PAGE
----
Saturday 22 October 2016

Tory is undecided over Student Visas

Student Visa

Tory government is undecided over its international student visa crackdown.

Theresa May has said that she is "categorically" not considering whether to exclude students from the Government's net migration target in an apparent rebuke of her Chancellor.

Philip Hammond said on Wednesday that there are "conversations within Government" about whether the the figures should be included in the target to reduce net migration to tens of thousands.

Downing Street yesterday initially suggested that the issues was under review, but subsequently said that the Government position "has not changed".

The Prime Minister's Official spokesman said: "Our position on who is included in the figures has not changed, and we are categorically not reviewing whether or not students are included."

It came after Mr Hammond was asked on Wednesday about a leaked letter he wrote to Downing Street a year ago demanding a change in the way the numbers are calculated. The Chancellor told MPs that the discussion was continuing.

"We are having conversations within government at the most appropriate way to record and address net migration," he said.

"As we approach the challenge of getting net migration figures down, it is in my view essential that we look at how we do this in a way that protects the vital interests of our economy. It is true that student visas have been abused in the past. The previous home secretary did sterling work tightening up on bogus educational institutions."

The Treasury did not deny that he held the same view as last year. Mr Hammond suggested it could be up to the public to determine whether the target was changed: "It’s not whether politicians think one thing or another, it’s what the public believe and I think it would be useful to explore that question."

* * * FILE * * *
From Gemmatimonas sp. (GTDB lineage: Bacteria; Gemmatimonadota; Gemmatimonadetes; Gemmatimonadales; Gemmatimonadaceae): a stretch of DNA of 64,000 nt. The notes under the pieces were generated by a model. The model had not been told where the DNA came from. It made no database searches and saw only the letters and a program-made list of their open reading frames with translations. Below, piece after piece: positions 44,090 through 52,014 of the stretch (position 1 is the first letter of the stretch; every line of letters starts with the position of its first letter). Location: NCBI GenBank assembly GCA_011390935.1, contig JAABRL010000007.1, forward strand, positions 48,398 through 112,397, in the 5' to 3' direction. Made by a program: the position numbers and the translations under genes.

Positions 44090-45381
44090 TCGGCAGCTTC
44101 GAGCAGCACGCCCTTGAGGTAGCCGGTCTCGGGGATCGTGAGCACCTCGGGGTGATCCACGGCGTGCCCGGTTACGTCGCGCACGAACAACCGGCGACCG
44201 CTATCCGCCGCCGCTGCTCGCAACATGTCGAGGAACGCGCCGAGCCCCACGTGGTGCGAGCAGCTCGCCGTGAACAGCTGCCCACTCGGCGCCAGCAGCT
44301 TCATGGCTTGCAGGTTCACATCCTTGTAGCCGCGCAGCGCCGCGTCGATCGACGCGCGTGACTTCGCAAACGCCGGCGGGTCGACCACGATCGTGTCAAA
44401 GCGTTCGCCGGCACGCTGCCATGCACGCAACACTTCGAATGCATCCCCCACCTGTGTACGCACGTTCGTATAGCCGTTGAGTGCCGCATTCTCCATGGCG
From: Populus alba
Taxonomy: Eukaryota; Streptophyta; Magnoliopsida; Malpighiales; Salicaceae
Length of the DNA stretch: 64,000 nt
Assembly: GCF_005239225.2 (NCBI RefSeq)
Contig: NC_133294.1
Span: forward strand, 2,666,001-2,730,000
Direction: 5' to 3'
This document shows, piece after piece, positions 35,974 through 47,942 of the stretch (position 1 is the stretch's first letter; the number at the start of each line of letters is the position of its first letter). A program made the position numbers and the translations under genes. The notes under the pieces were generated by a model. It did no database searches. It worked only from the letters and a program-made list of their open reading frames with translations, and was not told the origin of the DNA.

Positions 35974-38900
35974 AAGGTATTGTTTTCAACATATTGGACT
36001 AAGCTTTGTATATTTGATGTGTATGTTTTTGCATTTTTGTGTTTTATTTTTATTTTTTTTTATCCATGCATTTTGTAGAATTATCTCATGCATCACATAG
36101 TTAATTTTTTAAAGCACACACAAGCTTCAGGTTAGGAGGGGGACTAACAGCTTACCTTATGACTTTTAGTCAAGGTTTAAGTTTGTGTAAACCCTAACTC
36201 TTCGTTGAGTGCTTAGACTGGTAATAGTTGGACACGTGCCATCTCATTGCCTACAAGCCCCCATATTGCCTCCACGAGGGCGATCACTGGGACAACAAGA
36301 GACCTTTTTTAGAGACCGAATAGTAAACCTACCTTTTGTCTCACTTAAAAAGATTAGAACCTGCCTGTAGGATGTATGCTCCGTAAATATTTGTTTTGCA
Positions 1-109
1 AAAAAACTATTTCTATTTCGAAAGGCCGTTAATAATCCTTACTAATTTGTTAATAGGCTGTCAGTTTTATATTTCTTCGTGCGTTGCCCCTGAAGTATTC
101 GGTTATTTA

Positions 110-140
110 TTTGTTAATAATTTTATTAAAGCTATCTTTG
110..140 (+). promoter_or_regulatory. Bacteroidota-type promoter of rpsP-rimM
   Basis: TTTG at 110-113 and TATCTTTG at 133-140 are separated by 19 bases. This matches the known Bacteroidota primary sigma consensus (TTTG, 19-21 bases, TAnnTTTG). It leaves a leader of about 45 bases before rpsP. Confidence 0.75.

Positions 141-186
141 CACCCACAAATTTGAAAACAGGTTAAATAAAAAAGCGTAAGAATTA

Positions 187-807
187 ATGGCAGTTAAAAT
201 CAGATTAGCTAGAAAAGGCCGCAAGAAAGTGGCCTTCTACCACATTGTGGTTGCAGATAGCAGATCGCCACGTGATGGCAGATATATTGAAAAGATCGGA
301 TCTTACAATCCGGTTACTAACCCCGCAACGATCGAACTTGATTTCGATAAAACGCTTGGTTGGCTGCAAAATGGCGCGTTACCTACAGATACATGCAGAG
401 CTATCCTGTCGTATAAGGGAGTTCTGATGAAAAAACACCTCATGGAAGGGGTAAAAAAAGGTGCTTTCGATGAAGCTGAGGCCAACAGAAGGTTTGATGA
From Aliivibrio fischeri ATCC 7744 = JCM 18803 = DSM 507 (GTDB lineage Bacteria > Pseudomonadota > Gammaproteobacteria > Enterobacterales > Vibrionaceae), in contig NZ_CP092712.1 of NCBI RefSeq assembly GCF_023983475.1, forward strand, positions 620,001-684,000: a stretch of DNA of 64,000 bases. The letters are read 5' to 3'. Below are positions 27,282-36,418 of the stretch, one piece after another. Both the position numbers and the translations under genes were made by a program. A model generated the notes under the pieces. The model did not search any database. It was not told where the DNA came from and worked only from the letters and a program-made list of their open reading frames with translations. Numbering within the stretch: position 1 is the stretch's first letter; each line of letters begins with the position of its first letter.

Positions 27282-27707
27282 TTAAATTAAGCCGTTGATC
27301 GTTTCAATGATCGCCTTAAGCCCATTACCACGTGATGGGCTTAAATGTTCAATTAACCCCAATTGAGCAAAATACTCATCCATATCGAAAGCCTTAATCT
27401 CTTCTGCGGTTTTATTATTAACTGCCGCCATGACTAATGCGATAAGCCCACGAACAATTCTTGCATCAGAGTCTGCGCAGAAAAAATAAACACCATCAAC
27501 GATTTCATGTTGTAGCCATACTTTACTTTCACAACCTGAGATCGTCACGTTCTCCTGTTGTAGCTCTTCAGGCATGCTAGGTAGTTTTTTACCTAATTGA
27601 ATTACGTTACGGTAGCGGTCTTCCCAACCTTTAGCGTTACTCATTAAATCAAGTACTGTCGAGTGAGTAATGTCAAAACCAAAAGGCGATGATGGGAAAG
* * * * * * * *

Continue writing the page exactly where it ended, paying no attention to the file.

Mr Hammond warned David Cameron, the former Prime Minister, in September 2015 that he net migration target is "damaging" Britain's international reputation.

He said: "From a foreign policy point of view, Britain's role as a world class destination for international students is a highly significant element of our soft power offer.

"It's an issue that's consistently raised with me by our foreign counterparts.

"I believe the public understands the distinction between temporary student migrants and economic/family migrants.

"Public concern about the level of immigration is driven principally by long-term immigration for settlement in the UK, not short term immigration, particularly if the primary purpose of that immigration is for legitimate study."

As Home Secretary Mrs May doggedly fought off an attempt by George Osborne, the former Chancellor, to remove students from net migration numbers.



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